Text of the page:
Of all the ways to meet the world’s expanding energy needs, efficiency and conservation are the cheapest and most beneficial to the environment. Using energy more efficiently helps preserve our finite natural resources, lower energy costs and reduce carbon emissions.
using energy more efficiently
Chevron continues to find new ways to use energy more efficiently in its own operations. From 1992 through 2012, we used our Chevron Energy Index (CEI) to track energy use performance across all operations and measured a 34 percent improvement. The CEI measured our operational energy intensity based on estimated technological improvements and operational performance. As our assets have grown in size, complexity, and diversity, we recognized that energy efficiency could be measured better and ultimately improved.
We achieve energy savings in big and small ways. Chevron employees and contractors make energy efficiency a constant priority through everyday acts such as maintaining our equipment so that it runs smoothly, and through complex projects, such as building high-efficiency power plants. Chevron’s Pipeline & Power organization collaborates with the company’s Upstream and Downstream businesses to help lower their energy costs, test new technologies, achieve efficiency gains, manage emissions and improve power reliability.
We have five metrics to track energy performance:
- Upstream Energy Intensity
- Manufacturing Energy Index (Refining)
- Non-Manufacturing Energy Index (Oronite, Lubricants, etc.)
- Pipeline Energy Intensity
- Shipping Energy Intensity
The metrics are not only easier to understand than the CEI, but their segment-specific nature of these new metrics also helps drive energy performance improvements.
Cogeneration is a fuel-efficient process that produces steam and electric power simultaneously, generating electricity and thermal energy more efficiently than traditional power plants. Chevron operates cogeneration units at some refineries, Upstream production facilities and other sites worldwide. In 2017, our cogeneration units had a combined generating capacity of 1,075 megawatts, enough to power approximately 870,000 U.S. homes for a year.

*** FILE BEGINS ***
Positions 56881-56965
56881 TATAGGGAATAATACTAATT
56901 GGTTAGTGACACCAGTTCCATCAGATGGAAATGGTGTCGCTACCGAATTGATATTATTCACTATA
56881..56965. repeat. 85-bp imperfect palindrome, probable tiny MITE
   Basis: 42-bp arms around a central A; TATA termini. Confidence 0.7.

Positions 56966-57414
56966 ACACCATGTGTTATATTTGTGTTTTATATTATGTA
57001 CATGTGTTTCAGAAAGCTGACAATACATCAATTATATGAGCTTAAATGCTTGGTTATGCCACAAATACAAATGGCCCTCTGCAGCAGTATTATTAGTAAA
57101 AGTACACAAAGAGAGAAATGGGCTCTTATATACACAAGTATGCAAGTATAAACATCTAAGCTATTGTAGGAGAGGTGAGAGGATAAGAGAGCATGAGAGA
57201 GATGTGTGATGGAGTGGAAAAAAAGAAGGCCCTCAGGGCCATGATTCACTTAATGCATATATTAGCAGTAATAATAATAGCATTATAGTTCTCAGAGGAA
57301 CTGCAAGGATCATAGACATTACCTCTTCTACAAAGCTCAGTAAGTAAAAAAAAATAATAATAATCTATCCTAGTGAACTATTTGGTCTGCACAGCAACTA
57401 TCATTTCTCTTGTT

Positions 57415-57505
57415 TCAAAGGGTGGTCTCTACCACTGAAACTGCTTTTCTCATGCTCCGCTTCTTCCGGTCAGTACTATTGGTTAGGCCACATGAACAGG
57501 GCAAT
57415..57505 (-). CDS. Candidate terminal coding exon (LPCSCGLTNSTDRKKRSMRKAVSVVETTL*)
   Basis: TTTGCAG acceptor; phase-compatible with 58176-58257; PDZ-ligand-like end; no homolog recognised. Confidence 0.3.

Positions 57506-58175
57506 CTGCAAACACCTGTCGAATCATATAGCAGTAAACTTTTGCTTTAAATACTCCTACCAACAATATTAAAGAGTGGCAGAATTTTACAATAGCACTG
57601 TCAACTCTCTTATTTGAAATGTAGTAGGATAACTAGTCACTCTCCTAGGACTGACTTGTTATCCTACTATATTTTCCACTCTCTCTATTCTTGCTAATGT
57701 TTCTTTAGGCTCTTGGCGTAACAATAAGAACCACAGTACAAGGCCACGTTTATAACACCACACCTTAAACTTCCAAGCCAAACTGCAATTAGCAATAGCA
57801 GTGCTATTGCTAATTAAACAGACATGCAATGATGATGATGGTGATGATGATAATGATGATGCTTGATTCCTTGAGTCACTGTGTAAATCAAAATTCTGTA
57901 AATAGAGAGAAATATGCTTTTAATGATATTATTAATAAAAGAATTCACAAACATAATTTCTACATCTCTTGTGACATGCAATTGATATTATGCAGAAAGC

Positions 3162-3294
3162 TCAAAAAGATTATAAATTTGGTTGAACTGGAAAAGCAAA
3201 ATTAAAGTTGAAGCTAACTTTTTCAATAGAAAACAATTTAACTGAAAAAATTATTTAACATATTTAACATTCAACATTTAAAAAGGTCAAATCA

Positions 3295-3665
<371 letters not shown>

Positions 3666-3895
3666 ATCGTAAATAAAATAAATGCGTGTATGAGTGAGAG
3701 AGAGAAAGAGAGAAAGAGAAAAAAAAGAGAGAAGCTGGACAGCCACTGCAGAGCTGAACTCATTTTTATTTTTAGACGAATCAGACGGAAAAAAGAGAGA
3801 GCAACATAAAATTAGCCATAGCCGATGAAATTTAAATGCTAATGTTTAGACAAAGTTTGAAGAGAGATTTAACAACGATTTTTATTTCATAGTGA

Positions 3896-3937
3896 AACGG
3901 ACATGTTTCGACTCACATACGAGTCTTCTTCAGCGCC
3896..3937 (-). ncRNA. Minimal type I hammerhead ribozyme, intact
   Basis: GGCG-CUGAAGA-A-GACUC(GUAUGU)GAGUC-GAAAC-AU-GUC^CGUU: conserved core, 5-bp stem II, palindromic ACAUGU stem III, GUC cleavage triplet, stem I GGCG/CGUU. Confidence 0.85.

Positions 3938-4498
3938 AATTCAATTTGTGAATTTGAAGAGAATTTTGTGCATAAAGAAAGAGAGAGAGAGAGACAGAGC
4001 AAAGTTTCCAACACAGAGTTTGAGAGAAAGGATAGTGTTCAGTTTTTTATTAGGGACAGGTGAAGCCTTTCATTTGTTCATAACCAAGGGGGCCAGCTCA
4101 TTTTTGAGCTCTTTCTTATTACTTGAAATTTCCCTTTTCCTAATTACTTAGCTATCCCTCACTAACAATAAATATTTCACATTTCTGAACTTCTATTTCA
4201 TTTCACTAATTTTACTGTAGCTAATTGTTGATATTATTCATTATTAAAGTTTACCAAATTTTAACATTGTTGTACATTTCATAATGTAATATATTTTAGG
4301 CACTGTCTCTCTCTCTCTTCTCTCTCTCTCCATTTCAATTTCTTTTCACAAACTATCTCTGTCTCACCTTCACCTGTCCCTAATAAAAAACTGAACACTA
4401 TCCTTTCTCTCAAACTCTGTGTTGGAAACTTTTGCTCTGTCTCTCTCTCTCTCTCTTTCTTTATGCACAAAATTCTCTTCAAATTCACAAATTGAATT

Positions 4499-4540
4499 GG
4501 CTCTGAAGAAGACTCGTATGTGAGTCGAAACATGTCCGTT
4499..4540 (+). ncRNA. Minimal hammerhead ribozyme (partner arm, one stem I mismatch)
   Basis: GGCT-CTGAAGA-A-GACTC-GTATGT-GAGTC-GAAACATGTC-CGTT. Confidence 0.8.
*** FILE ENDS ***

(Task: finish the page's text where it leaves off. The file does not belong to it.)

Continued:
Chevron’s Upstream operations manage energy efficiency by identifying, evaluating and implementing projects that will conserve energy. An example of success in reducing energy consumption within Upstream operations is our San Joaquin Valley business unit. Since 2014, this business unit’s energy management projects have resulted in a mitigation of approximately 180,000 metric tons of GHGs, or the equivalent of the GHGs from the electricity used by approximately 22,000 U.S. homes for a year. Another example of success is in the Gulf of Mexico, where power generation is optimized through the use of predictive analytics tools. Similarly, in our IndoAsia business unit, we reduced energy intensity by more than 27 percent between 2014 and 2016. This improvement was achieved in part through the establishment of the Integrated Optimization Decision Support Center, which monitors the day-to-day energy performance of surface facilities and provides recommendations for optimizing energy efficiency.
energy efficiency – green buildings
We strive to reduce the environmental footprint of our facilities by following frameworks such as the Leadership in Energy and Environmental Design (LEED) certification process, an internationally recognized system that certifies a building’s environmental sustainability. Chevron has a number of LEED-certified buildings. In 2008, Chevron’s office building in Covington, Louisiana, was the first in the state to earn Gold certification in the LEED program. In 2018, Chevron achieved LEED Gold certification in New Construction for its campus in Midland, Texas.
energy efficiency partnership
Chevron is a leadership sponsor of the Energy Efficiency Center (EEC) at the University of California at Davis. This partnership provides us with insights from the EEC’s research efforts and from participants in different sectors of the energy efficiency industry. In 2009, Chevron provided a $2.5 million endowment for a permanent chair to head the EEC.